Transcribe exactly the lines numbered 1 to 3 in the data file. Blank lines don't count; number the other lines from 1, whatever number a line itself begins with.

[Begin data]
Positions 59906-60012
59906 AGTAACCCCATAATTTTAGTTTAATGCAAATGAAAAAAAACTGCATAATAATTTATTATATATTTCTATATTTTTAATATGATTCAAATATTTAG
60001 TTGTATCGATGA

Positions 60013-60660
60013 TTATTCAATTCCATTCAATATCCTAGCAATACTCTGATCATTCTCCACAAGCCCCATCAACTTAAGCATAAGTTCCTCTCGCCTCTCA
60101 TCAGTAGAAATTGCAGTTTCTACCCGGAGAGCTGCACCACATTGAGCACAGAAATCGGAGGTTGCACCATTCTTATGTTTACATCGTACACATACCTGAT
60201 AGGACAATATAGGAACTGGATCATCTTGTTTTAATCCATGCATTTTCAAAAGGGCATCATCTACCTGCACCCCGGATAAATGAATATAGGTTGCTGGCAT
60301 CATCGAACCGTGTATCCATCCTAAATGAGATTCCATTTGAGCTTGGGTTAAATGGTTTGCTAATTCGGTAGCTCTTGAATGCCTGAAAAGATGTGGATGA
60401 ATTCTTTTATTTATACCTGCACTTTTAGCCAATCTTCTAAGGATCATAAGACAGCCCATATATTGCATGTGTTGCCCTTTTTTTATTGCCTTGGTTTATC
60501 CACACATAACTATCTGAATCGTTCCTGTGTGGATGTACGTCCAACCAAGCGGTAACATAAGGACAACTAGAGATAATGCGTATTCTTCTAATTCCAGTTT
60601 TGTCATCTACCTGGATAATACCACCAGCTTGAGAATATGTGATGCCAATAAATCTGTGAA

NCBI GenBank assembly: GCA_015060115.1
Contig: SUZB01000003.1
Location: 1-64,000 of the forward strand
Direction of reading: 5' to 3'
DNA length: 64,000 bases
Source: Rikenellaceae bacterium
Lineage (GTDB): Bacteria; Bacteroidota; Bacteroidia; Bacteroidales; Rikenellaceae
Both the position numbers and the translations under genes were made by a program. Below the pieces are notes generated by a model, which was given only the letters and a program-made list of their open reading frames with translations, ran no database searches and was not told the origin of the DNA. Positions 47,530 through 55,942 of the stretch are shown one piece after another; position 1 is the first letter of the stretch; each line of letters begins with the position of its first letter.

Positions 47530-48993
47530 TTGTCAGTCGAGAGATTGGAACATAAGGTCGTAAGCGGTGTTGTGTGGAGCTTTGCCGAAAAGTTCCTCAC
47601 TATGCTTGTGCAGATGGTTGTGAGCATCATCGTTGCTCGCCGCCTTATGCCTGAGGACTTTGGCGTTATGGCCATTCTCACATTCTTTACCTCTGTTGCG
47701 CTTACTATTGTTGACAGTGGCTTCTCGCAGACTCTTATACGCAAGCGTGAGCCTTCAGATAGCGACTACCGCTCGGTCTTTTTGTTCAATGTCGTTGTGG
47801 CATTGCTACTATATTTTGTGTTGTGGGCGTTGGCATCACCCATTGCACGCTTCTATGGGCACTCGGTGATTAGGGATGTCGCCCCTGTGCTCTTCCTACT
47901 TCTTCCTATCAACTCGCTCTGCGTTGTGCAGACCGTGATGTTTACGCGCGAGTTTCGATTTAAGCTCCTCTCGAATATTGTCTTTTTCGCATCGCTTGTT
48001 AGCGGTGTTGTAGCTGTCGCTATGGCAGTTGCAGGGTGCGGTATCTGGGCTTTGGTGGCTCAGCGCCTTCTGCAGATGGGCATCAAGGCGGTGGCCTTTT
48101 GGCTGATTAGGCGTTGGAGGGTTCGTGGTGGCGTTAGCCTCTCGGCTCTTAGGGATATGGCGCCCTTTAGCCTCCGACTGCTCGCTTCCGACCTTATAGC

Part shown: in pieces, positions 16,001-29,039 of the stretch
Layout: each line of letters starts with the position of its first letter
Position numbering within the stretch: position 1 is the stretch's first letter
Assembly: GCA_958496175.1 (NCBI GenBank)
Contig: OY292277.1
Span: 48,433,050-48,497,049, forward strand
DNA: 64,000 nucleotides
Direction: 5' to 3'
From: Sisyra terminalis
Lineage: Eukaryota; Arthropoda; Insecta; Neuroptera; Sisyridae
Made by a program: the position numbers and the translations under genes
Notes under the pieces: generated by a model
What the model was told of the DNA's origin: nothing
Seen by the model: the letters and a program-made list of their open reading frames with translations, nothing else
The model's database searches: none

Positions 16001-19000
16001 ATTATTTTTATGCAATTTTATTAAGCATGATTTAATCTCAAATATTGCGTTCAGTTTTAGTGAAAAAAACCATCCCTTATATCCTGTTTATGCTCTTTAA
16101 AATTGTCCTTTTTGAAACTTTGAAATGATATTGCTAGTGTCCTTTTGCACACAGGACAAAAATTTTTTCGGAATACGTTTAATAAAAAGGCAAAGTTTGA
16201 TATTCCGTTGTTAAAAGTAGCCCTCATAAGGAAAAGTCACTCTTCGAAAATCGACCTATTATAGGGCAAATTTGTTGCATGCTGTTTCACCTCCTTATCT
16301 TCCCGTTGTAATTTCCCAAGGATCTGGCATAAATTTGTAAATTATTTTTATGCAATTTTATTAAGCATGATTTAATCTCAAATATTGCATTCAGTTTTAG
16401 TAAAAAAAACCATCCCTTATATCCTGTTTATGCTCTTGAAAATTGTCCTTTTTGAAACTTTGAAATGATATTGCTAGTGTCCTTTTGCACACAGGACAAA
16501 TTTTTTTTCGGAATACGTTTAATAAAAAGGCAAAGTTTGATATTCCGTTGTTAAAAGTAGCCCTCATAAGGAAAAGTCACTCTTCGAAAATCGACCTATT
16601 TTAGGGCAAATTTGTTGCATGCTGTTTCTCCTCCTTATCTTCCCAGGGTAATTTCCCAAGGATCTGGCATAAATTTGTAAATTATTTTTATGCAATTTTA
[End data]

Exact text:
Positions 59906-60012
59906 AGTAACCCCATAATTTTAGTTTAATGCAAATGAAAAAAAACTGCATAATAATTTATTATATATTTCTATATTTTTAATATGATTCAAATATTTAG
60001 TTGTATCGATGA